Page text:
Electronics can be delicate, and their intricate inner wiring and different components can be damaged if they’re too cold. Consider choosing a heated transport for your electronic shipment, which can maintain the trailer’s temperature to keep your electronics safe from damage. This is especially useful in our cold winters!
Have Adequate Insurance
Before you ship anything, it’s important to make sure you have the right insurance coverage in case your shipment gets lost or damaged. And this is especially important when your goods are high-value, like electronics. Most trucking companies will provide standard insurance coverage, but your high-value shipment may require additional coverage. Compare your standard insurance coverage with the value of your shipment to determine whether or not you need a rider added to your policy.
Properly Secure Cargo
When it comes to shipping your electronic goods, nothing is more important than making sure they’re properly secured. It’s essential that your transportation company has the appropriate tools for protecting your products, like ratchet straps, load bars/decking, dunnage materials, sheets of plywood and blanket wrap. J&R Hall offers complete securing services for your cargo!
At J&R Hall, we have many trucks that offer the option of two drivers and team trucks. Having a team truck to transport your electronic cargo means that the truck basically never stops except for fuel and meal breaks. This allows for fewer opportunities for error, and also means twice the supervision for your goods.
Satellite tracking for your shipment may seem over the top, but with all of the technology available today, satellite tracking is much more common than you think. The dispatch operator will need access to the satellite tracking in order to provide you with real-time updates. In addition, satellite tracking will provide information regarding the speed and direction of your shipment, and other details. At J&R Hall, we can provide you with updates up to every half hour to give you peace of mind.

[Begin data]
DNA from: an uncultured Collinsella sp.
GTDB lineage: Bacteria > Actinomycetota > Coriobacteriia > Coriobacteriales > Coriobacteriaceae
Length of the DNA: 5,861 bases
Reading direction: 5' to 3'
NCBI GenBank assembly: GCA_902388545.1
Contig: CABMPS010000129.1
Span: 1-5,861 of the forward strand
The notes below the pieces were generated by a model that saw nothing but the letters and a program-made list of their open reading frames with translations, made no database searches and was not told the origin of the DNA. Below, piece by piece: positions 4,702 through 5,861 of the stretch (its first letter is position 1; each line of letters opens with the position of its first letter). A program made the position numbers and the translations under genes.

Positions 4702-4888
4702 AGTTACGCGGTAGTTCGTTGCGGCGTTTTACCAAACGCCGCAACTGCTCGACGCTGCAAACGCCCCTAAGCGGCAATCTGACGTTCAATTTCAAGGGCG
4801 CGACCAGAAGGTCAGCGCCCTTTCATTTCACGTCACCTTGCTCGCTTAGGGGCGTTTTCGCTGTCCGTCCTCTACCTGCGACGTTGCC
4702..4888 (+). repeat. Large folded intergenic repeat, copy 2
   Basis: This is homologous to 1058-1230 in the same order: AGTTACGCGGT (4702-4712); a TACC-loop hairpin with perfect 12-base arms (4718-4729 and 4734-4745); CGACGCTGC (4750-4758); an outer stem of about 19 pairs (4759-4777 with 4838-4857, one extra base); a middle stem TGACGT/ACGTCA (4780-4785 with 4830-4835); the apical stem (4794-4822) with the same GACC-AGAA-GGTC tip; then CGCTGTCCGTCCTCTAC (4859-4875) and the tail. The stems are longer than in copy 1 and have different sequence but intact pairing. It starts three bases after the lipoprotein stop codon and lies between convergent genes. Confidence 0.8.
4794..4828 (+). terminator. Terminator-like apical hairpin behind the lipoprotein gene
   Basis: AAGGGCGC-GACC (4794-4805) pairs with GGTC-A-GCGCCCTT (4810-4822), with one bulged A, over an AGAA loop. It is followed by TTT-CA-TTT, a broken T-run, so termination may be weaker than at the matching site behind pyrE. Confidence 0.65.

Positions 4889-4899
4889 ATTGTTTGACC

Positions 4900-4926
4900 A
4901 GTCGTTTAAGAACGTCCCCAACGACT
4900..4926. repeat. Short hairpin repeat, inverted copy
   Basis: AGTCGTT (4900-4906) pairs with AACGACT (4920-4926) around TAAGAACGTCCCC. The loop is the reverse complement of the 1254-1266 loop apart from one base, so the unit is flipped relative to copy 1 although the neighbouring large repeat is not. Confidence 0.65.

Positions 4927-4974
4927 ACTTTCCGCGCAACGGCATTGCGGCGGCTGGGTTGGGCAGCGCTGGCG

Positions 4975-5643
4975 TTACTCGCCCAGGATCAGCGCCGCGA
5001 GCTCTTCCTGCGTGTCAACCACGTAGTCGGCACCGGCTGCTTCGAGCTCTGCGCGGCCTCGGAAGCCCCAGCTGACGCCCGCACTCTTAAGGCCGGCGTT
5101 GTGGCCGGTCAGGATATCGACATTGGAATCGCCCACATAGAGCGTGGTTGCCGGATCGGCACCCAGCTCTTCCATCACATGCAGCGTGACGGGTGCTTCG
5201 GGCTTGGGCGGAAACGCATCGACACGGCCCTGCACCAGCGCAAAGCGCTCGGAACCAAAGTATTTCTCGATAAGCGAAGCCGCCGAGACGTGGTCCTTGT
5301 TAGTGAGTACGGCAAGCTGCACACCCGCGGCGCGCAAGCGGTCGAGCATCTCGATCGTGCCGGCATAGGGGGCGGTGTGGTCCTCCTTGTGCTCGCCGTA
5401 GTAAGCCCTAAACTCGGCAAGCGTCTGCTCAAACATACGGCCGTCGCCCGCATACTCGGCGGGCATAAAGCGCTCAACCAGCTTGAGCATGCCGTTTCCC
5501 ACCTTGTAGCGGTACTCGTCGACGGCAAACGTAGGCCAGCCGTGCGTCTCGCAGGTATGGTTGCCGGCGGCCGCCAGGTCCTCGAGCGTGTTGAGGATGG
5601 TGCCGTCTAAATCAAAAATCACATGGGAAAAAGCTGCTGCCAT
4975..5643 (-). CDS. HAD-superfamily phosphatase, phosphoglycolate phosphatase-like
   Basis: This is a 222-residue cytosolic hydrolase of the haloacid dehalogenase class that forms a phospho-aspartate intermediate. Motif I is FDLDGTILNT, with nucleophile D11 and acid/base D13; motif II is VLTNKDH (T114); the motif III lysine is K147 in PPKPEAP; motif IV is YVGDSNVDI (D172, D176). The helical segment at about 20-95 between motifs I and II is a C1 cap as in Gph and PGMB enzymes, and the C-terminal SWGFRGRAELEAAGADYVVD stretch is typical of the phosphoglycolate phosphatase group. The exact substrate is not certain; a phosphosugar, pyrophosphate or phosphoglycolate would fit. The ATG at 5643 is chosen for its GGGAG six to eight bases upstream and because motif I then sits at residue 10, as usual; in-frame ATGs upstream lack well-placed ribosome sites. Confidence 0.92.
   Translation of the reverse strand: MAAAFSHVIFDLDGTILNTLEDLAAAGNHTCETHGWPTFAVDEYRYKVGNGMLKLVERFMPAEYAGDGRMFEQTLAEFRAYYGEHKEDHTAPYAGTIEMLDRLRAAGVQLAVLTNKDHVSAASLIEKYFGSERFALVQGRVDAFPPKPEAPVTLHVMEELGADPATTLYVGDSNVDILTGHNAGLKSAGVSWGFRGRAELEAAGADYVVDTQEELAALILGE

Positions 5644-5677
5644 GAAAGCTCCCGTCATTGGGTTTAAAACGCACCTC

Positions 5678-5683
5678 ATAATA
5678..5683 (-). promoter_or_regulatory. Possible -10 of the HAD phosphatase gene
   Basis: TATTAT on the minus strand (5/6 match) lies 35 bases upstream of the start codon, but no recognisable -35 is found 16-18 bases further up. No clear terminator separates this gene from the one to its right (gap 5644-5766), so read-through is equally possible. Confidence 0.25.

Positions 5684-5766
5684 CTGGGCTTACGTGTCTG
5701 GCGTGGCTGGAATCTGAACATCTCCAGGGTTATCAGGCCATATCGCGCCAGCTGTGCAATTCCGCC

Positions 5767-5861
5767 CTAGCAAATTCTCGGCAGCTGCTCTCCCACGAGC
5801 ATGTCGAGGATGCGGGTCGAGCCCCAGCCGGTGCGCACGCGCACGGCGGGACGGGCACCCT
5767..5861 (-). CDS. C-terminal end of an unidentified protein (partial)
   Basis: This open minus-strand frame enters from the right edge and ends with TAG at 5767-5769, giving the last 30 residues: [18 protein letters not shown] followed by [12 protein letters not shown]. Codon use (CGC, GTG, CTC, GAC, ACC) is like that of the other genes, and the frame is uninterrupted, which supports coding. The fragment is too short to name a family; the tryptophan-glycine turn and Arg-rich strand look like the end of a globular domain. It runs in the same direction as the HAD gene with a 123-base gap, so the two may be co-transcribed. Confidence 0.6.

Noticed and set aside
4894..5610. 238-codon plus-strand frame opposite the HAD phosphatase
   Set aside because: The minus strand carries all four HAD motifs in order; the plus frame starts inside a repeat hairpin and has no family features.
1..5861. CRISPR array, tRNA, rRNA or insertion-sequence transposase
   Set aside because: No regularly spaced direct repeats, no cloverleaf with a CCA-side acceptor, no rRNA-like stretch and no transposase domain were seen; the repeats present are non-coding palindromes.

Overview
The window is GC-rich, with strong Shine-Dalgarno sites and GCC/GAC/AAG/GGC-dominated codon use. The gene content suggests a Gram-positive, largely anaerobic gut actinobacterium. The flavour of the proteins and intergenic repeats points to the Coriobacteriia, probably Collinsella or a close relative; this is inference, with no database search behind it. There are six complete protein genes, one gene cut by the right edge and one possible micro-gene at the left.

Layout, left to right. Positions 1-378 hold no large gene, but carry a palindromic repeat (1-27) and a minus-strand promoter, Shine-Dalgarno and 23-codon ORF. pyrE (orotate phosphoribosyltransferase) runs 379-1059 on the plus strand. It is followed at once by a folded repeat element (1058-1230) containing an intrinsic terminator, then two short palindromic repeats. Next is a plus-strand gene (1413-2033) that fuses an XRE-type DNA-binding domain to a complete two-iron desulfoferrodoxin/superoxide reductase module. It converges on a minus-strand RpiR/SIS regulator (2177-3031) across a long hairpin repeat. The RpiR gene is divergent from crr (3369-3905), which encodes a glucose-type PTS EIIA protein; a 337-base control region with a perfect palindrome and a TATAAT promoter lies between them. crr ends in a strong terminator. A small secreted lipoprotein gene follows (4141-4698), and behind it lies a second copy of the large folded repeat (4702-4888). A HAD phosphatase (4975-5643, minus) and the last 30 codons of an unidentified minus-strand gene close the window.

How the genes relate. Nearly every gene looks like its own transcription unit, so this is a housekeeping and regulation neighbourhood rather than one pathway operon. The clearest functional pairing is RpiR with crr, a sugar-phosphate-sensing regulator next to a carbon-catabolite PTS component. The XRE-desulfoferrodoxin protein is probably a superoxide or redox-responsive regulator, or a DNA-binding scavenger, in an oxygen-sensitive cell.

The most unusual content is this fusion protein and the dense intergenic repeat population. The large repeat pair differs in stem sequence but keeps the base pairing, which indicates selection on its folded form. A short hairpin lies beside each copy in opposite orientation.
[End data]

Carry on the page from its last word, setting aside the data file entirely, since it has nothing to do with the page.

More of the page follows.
Do you have questions about your options for shipping electronics across Canada with J&R Hall? Have other transportation questions? Contact us today!
J&R Hall Transport at 12:33 PM
J&R Hall & Trucks For Change
Thursday, August 25, 2016
How J&R Hall & Trucks For Change Helps Change Communities
At J&R Hall, we believe in the importance of supporting our communities in whatever way we can. That’s why we are a proud member of Trucks for Change.
Trucks for Change is an organization that provides discounted freight movement for numerous charities across Canada. This helps charities save on shipping costs for food, clothing and other goods.
Providing charities with this service also allows them to focus on their main mission, and takes the worry and time commitment of looking for the right transportation for their needs.
Trucks for Change was established in 2011, and since then has helped to distribute over ten million pounds of goods and saved charities over $150,000 in shipping costs.
Trucks for Change was established because of the growing need for charities to quickly and easily request equipment and shipping from trucking companies. The lack of affordable transportation to get the goods to where they’re needed often resulted in donations ending up in the dump.
To curb this, Trucks for Change collects requests for service from its charity members and organizes them into a logistics technology, where trucking companies and charities can access and view open capacities and charity requests. Trucking companies then make an offer and, once accepted, the shipping gets done.